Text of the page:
Excerpt from Mirabilis by Susann Cokal, plus links to reviews, author biography & more

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by Susann Cokal

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  • First Published:
    Jun 2001, 320 pages
    May 2002, 400 pages

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Book 1

Saint Agathe's Day [February 5, 1372]

If there is a sound or a smell to holiness, I would say they are here, in silence and the faint smell of smoke. In this district of shadows, a white mist blankets shapes and sounds, muffling sensation till, just aboveground, it winds around the feet like rope. I stumble through the narrow streets home to soothsayers and charlatans, mages and fillettes de joie--people every town spurns but somehow can't do without. They come here to disappear, if they aren't mad enough to try living in the forest.

But even sinners and madmen fear what lies at the very heart of the shadow district: the blackened church of Saint-Porchaire. A decade ago, a great fire burned its center hollow, and the sinners inside it died; since then I have been its only parishioner. And its welcome twines into the maze of silence-"Beware, beware . . . of the demons that live in the air!"

Marie, the anchoress walled against the north transept, always rhymes gloom with doom. She is the voice of Saint-Porchaire, having lived here more than twenty years. By a small miracle, she alone survived the fire, so she has seen real air-demons here, orange tongues licking and gray bodies twirling over the walls. She wails her rhymes in the voice of a traveling preacher- "Woman, have shame, lest the air take your name . . ."

By this I know she's heard me coming.

I break open the mist, jump a tumbledown boundary, and land in the atrium between the burnt church and the abandoned priests' house. Saint-Porchaire's walls close in, black with memory, and as I draw close Marie moans again, "Beware . . ."

People have said that this place is a sign of both God's great wrath and his infinite mercy--because when the fire raged, it lasted only as long as it was needed to purify the town's collective soul. The sinners died and the just survived.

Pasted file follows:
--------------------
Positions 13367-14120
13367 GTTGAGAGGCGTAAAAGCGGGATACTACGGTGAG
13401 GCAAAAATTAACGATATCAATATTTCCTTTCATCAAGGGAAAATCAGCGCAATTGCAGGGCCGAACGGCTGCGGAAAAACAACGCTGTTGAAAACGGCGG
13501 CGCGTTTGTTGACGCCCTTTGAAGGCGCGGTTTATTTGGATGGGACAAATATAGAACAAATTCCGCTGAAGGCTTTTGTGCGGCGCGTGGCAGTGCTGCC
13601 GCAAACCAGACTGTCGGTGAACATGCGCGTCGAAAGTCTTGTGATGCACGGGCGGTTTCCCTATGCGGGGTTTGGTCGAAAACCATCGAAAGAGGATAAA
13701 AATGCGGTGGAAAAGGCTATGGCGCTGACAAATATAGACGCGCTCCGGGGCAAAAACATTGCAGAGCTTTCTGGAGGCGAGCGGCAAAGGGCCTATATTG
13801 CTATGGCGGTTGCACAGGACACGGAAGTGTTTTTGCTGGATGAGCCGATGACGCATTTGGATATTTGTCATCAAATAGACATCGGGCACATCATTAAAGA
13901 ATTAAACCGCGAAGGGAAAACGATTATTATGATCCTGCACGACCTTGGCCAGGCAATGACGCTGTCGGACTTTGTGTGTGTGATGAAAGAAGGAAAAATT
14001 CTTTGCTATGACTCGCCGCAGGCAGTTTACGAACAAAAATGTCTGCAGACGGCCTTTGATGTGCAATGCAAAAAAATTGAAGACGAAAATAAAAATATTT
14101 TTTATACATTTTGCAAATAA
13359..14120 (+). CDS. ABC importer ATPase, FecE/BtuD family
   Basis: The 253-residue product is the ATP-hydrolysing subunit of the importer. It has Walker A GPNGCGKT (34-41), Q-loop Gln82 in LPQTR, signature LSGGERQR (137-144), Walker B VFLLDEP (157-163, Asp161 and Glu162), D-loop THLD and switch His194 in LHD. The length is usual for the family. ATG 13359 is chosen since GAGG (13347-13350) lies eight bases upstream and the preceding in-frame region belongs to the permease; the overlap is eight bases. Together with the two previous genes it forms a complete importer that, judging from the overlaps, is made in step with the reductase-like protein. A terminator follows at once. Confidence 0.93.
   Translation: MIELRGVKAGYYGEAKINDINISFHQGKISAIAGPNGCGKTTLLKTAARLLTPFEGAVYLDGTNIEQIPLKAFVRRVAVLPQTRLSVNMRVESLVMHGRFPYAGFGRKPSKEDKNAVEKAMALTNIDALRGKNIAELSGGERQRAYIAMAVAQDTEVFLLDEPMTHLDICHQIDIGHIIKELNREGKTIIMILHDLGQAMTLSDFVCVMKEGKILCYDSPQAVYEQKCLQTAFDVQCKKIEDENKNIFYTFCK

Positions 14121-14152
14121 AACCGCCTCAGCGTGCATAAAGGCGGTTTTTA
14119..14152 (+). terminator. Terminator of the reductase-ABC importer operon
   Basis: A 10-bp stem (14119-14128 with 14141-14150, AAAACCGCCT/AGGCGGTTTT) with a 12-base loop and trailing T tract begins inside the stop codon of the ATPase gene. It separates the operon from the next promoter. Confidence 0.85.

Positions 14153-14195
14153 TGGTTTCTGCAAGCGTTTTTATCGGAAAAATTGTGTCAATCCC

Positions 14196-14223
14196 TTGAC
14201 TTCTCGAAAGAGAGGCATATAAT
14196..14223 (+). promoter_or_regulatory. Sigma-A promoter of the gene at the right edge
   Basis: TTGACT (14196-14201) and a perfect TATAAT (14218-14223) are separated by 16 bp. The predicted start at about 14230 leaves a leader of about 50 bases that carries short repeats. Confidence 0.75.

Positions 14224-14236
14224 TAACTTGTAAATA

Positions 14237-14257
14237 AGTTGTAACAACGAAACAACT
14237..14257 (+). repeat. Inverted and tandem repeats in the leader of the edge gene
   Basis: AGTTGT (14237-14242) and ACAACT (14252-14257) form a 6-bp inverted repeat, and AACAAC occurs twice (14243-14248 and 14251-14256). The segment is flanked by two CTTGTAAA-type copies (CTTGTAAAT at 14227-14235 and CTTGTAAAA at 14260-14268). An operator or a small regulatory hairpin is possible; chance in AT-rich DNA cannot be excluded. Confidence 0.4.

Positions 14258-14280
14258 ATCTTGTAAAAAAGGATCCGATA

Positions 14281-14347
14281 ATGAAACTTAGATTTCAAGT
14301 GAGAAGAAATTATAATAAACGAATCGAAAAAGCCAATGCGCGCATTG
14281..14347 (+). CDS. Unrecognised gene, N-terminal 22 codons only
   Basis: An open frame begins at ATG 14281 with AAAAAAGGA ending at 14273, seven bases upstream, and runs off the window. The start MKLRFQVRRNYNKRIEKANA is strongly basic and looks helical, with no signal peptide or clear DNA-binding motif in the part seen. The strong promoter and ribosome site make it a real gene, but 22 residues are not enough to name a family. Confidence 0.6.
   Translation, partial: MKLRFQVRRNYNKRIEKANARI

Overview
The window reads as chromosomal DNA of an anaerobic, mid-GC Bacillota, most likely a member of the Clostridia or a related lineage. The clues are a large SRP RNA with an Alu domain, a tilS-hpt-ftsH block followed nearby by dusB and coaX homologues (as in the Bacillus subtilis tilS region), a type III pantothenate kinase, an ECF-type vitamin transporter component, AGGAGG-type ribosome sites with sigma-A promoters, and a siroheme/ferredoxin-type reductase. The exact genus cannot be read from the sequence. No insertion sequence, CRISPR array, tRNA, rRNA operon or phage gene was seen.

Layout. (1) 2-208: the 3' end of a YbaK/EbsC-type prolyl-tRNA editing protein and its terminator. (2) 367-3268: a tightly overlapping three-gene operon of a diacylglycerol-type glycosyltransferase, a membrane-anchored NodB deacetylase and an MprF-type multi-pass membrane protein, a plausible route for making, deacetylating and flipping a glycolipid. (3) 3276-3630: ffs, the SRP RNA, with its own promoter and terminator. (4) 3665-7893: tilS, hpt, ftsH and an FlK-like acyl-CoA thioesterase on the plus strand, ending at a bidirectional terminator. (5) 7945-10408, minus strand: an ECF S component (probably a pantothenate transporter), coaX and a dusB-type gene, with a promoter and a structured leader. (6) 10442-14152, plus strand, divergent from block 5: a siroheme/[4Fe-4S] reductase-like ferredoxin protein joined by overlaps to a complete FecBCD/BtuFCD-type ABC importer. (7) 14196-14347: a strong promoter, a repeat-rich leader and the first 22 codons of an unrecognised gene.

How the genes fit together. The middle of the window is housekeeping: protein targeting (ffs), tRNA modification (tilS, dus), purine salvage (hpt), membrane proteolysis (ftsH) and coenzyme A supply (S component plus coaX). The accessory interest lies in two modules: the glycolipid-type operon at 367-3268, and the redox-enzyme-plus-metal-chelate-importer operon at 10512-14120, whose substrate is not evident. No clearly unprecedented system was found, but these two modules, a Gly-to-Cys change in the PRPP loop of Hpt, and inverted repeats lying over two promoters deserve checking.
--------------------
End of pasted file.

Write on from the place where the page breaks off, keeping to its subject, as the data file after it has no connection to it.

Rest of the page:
I was across the river that day when I saw a vivid yellow sunburst and black clouds purling over Villeneuve. My twelve-year-old heart burst, too--I knew these meant fire, and I was sure my mother was inside. My mother, who had sent me into the country to play, though I was already too old for that.

We were in the midst of a season of peste. Already nine people had died, and twice as many lay in a makeshift hospital in Saint-Porchaire's atrium. The townsfolk feared a pandemic like the one so long ago. So in secret council the town fathers--merchants, priests, citizens--decided the city must be cleansed of sin and sinners. That afternoon the most prominent wrongdoers were herded inside the church that Blanche Mirabilis had dishonored. The doors swung shut on Jews, adulterers, and people who'd congressed their own sex. Outside, the virtuous waited and watched; some even cheered as the council processed from the Palais de Justice, holding candles, and set fire to the straw before the great wooden doors.

The fire bloomed instantly, in a ball of light. Then it disappeared, worming its way into the church's wooden skeleton, jumping from doors to beams, from one level to another, causing stones to explode with heat, making the church an oven. The people inside pounded against the doors until smoke overcame them and they collapsed. One by one, on top of each other, they died. Meanwhile the flames reached the network of beams crisscrossing inside the roof, and all at once they, too, caught fire.

This is what the master builders said must have happened, when they tried to explain the miracle of the fire: The roof was composed of lead slabs. The flames heated the lead and destroyed the rafters beneath, and in the same instant the roof melted and the beams disappeared. The lead began to boil as it plummeted, and then it poured itself over the nave below, over the altar and ornaments and bodies. And this was the miracle--the collapse kept the flames from spreading, for the lead doused them and then froze solid. So the fire never claimed the bell tower or the deserted priests' residence, not even the little stone cell where Marie still wails her lyric prophecies.

Reprinted from Mirabilis by Susann Cokal by permission of Blue Hen, a member of Penguin Putnam Inc. Copyright (c) 2001 by Susann Cokal. All rights reserved. This excerpt, or any parts thereof, may not be reproduced in any form without permission.

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